6. Extract ndtrack into working directory: Using the appropriate tarball selected at step 3, imgtrack installs the platform-specific version of ndtrack ready to collect software inventory.
  7. Search for InventorySettings.xml: The InventorySettings.xml, as updated from time to time with the downloads of the Application Recognition Library, extends the inventory-gathering functionality of ndtrack especially in areas like Oracle and Microsoft inventory. The script looks for this valuable file in the default installation folder (on this Linux device), or in the path specified with the --inventorysettings-path option.
  8. Construct Dockerfile: This manifest instructs Docker on how to build an image. This takes the source image as a base, adding a layer for ndtrack and InventorySettings.xml, and configures the command line for ndtrack.
    Tip: Because ndtrack requires that it runs as the root user, imgtrack explicitly sets to user to root in the Dockerfile.
    To inspect the Dockerfile, run imgtrack with the --no-cleanup-files option. Although the file name (created with mktemp) is unpredictable, the file is contained within the work directory.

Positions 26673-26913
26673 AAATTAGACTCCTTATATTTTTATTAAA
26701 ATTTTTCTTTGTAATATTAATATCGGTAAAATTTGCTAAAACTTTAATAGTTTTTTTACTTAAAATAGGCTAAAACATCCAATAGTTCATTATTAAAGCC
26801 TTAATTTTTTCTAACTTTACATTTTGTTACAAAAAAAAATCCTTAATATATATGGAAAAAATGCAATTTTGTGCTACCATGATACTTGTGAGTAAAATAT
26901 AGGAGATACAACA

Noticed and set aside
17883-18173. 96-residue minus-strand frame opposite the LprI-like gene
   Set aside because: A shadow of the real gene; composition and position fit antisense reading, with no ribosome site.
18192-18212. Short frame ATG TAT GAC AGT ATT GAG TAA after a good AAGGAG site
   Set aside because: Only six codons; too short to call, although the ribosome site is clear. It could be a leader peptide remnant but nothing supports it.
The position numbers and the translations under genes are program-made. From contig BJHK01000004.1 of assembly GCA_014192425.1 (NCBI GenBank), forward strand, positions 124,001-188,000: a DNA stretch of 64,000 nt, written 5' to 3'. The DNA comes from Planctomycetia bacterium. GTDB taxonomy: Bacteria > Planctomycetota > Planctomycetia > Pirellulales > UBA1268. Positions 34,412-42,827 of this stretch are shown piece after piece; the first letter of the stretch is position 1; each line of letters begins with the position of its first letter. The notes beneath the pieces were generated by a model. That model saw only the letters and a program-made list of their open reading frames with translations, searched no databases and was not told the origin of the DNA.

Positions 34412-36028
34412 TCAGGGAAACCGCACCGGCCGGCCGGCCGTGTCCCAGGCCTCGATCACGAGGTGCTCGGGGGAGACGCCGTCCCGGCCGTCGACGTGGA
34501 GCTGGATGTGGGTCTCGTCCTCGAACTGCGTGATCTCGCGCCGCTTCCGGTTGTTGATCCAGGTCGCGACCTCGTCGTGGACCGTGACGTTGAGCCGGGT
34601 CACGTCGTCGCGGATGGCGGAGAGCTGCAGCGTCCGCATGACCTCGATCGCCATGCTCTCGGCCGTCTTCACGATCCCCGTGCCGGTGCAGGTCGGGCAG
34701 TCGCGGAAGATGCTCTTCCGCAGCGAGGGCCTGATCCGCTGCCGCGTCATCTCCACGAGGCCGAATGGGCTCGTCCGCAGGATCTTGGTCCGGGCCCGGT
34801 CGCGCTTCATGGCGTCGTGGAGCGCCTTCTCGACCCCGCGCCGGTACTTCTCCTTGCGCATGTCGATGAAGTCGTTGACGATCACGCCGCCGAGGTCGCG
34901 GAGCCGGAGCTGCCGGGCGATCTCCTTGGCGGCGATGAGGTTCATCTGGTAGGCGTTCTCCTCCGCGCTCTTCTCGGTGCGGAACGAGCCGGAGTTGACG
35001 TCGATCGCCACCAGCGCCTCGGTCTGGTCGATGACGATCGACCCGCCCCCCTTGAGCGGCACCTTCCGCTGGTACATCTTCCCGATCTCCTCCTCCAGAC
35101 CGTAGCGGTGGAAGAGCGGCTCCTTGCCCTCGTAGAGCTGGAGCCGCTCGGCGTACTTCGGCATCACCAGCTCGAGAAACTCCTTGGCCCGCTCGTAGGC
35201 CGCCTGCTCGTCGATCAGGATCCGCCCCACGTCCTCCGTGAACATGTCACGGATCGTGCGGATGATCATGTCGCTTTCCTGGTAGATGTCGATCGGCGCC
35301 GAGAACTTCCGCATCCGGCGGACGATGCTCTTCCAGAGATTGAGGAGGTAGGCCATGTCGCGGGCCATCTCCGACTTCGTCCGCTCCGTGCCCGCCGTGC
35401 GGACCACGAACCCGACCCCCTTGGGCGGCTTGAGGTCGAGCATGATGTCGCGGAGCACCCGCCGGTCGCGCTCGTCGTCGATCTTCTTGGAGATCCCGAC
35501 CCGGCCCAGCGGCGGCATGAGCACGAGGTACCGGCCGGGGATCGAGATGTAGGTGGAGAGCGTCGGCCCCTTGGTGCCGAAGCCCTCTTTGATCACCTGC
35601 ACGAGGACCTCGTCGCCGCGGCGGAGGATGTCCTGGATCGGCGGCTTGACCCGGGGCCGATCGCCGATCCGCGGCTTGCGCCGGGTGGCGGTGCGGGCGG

9. Build derived image: imgtrack now uses the docker build command to build the derived image. Several labels are applied to the image at build time (see Labels for the Derived Image for details). To review the derived image without instantiating a container, use the --build-only option, which causes imdtrack to exit at this point without deleting the derived image.
  10. Run container from derived image: imgtrack now uses the docker run command to instantiate and run a container based on the new derived image. The container executes the ndtrack component, which collects software inventory from inside the container, saving the results in an .ndi file. Normal practice is to specify the --beacon option, so that the tracker can upload the .ndi file as soon as it is ready to the inventory beacon at that URL.